Mar 02, 2019 rated it really liked it
Shelves: fiction, science
The author, a cardiologist, explores the history of the heart, from its symbolism to the newest artificial hearts. He begins with his own story, chronicling an odd shortness of breath that results in a diagnosis of arterial blockage. He discusses some of his family history, from the probable heart attack that killed his paternal grandfather after being bitten by a cobra, to his mother's death of a heart attack in her sleep after a battle with Parkinson's. The heart, he concludes, is the life-bri ...more
Sep 04, 2018 rated it really liked it
It's odd that I am squeamish and yet like medical books. I nearly failed high school biology (and to be honest, I should have failed it. I only passed by cheating. Sorry, Mom.) and yet decades later, I wonder about those organs I tried not to look at too closely in my little frog.

I read Dr. Jauhar's first medical memoir, Interned, years ago. (Unfortunately, I missed his second memoir. This is his third.) Like in Atul Gawande's Being Mortal, in this one, Dr. Jauhar is not just the medical expert,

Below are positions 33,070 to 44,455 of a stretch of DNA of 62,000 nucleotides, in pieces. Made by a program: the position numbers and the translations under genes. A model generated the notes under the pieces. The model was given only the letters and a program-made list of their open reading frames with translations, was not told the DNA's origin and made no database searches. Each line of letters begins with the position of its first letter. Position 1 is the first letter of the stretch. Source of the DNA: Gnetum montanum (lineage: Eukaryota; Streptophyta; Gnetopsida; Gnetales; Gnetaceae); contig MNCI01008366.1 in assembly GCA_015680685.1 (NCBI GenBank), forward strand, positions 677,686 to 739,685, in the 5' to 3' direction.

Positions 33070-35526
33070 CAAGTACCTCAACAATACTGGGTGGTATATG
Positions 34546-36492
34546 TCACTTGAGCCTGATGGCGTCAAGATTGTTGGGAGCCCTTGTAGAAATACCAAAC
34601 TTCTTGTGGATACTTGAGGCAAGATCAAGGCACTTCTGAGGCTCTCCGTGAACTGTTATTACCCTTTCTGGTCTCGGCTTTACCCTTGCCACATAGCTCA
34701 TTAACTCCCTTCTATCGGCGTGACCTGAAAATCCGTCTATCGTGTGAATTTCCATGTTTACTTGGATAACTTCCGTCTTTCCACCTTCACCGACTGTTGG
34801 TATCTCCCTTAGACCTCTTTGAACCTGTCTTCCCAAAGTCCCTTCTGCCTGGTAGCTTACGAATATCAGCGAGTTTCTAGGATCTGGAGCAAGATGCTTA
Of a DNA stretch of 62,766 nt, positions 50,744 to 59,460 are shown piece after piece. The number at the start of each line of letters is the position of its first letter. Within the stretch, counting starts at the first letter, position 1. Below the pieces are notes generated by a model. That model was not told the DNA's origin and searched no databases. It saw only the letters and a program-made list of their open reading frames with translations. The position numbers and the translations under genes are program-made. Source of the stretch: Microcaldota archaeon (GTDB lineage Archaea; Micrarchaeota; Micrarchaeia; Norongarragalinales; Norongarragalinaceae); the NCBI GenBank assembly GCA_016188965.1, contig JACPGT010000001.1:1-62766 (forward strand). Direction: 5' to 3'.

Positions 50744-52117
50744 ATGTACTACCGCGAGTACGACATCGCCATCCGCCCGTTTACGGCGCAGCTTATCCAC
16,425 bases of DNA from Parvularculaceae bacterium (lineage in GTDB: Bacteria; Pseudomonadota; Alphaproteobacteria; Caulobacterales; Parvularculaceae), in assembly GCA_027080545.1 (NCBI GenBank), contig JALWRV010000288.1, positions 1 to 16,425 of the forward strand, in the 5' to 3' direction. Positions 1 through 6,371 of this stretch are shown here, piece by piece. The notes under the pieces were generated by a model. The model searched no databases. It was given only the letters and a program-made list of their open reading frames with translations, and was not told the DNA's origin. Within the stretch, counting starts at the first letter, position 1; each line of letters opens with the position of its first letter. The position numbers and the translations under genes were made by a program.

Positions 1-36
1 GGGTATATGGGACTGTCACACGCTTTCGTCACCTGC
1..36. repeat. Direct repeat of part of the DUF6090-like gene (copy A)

Ruthanne Johnston
Apr 17, 2019 rated it it was amazing
Five educated stars for this fascinating book. It’s educational, also a personal memoir of the life of a brilliantly-trained young cardiac surgeon, along with case studies of his most interesting patients and bits and pieces of his philosophy about such arguable subjects of”humans actually dying of grief and a broken heart.”
As for the historical part, he goes back into 11th century medicine and explains how the body’s circulation was a much-errored mystery and how it was finally solved. All this